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In timely and incisive analysis, our experts parse the latest development news and devise practical solutions to new and emerging challenges. Our events convene the top thinkers and doers in global development.
CGD’s work in technology and development focuses on the macroeconomic implications of technology change as well as technological applications for specific development challenges.
Technological advances are a driving force for development. But policy choices determine who benefits. CGD focuses on three key questions around innovation, growth, and inequality: How can governments use existing technologies to deliver services more effectively to citizens? How can international institutions help create and spread new technologies to tackle shared problems like climate change and pandemics? And how can policymakers ensure advances in artificial intelligence, automation, and communications bring shared benefits and not greater global inequality?
How much innovation will be needed to meet the United Nations’ Sustainable Development Goals? Our results suggest that (i) best performers are considerably outperforming the average performance at a given income level, suggesting considerable progress could be achieved through policy change but that (ii) the targets set in the SDGs are unlikely to be met by 2030 without very rapid, ubiquitous technological progress alongside economic growth.
The IMF Fiscal Affairs Department is launching a new book entitled Digital Revolutions in Public Finance. Offering the first detailed assessment of the impact of digital technology on fiscal policy, this publication is a landmark of a collaboration between the IMF’s Fiscal Affairs Department and the Bill & Melinda Gates Foundation. It includes contributions from academics, former government officials and technologists, providing perspectives on how digitalization can revolutionize the design and implementation of fiscal policy—and on the risks and challenges that need to be faced.
Our new analysis shows that, despite recent improvements, rich countries' intellectual property policies are still worse for development than they were more than a decade ago. Here we look at why these policies became inflexible, and what countries should be doing to let technology flow more freely.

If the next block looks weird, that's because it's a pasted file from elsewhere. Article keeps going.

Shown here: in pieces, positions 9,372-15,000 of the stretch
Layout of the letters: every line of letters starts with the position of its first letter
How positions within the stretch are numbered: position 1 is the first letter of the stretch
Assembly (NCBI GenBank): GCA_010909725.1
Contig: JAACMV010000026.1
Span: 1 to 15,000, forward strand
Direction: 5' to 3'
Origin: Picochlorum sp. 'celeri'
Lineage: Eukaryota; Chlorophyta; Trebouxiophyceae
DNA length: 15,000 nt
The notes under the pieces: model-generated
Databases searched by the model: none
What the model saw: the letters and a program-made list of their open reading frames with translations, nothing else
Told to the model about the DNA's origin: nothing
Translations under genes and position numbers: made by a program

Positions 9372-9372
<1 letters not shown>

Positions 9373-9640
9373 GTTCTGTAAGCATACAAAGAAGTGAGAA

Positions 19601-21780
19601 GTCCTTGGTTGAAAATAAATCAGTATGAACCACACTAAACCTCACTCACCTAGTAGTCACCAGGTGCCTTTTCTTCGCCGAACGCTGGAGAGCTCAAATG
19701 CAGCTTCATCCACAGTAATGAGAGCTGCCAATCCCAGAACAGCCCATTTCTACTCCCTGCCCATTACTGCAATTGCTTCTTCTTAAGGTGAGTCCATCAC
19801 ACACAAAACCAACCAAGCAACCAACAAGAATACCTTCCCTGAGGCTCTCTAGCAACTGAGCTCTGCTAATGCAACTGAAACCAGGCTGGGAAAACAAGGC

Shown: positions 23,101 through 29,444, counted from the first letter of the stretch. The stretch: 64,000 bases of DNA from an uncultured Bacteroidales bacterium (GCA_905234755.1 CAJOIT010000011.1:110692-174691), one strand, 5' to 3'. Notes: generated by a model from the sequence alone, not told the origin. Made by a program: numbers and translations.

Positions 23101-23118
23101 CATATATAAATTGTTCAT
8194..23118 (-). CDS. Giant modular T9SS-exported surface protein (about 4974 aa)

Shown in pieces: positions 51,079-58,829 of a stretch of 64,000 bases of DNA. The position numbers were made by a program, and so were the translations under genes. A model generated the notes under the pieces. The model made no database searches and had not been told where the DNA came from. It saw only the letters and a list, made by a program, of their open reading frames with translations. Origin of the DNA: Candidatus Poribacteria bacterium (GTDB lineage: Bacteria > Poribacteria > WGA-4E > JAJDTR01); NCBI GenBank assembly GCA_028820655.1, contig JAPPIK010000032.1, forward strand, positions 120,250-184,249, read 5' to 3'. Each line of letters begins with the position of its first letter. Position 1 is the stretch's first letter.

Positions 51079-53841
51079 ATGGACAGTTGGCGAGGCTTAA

How do you give over a billion people a digital ID within five years? How do you improve learning for 200 million children in India and countless millions worldwide within a decade? How do you improve health outcomes for billions of poor people and achieve the goals of Universal Health Coverage within a generation? How do you solve the world’s most pressing challenges, not incrementally, but with the urgency they demand?
As the evidence of mobile money’s ability to improve financial access continues to grow, some in the development community are exploring whether a new wave of digital innovation, including digital currencies and blockchain technology, can play a similar role. To date, however, only a small number of start-ups using these technologies have been able to develop profitable business models, while others have struggled to overcome some of the same hurdles faced by more traditional financial actors. For this reason, some are skeptical that these new technologies will significantly improve financial inclusion. This event, which is co-hosted by the Center for Global Development and World Bank’s Blockchain Lab, will bring together policy experts working on the forefront of financial inclusion and technology, along with the CEO of BitPesa, a company that uses blockchain technology to facilitate payments between Africa and the rest of the world. The panel will discuss the opportunities and challenges facing start-ups seeking to use blockchain technology to expand financial access in emerging and frontier markets. CGD Policy Fellow Michael Pisa will moderate the discussion.
Transactional sex (sex for money) is a common risk-coping behavior in sub-Saharan Africa and is believed to be a leading driver of the HIV/AIDS epidemic. In her upcoming paper, Kelly Jones and her coauthors examine whether access to precautionary savings can mitigate the use of transactional sex as a response to negative shocks. In a field experiment in Kenya, half of the over 600 vulnerable women participants were randomly assigned a savings intervention that consists of opening a mobile banking savings account labeled for emergency expenses and individual goals. They find that the intervention led to an increase in total mobile savings, reductions in transactional sex as a risk-coping response to shocks, and a decrease in symptoms of sexually transmitted infections.
Global Burden of Disease (GBD) country rankings can strengthen the case of advocates at global and national levels for prioritising investment towards the major drivers of mortality and morbidity. But as discussed in our earlier blog post, when it comes to informing specific investment cases within these broader priorities, GBD data alone are not enough to allow consideration of trade-offs and of opportunity costs of alternative investment choices addressing the same problem. The next step in using data to trigger action ought to be the generation, in conjunction with domestic stakeholders, of what we call below “super-local data.”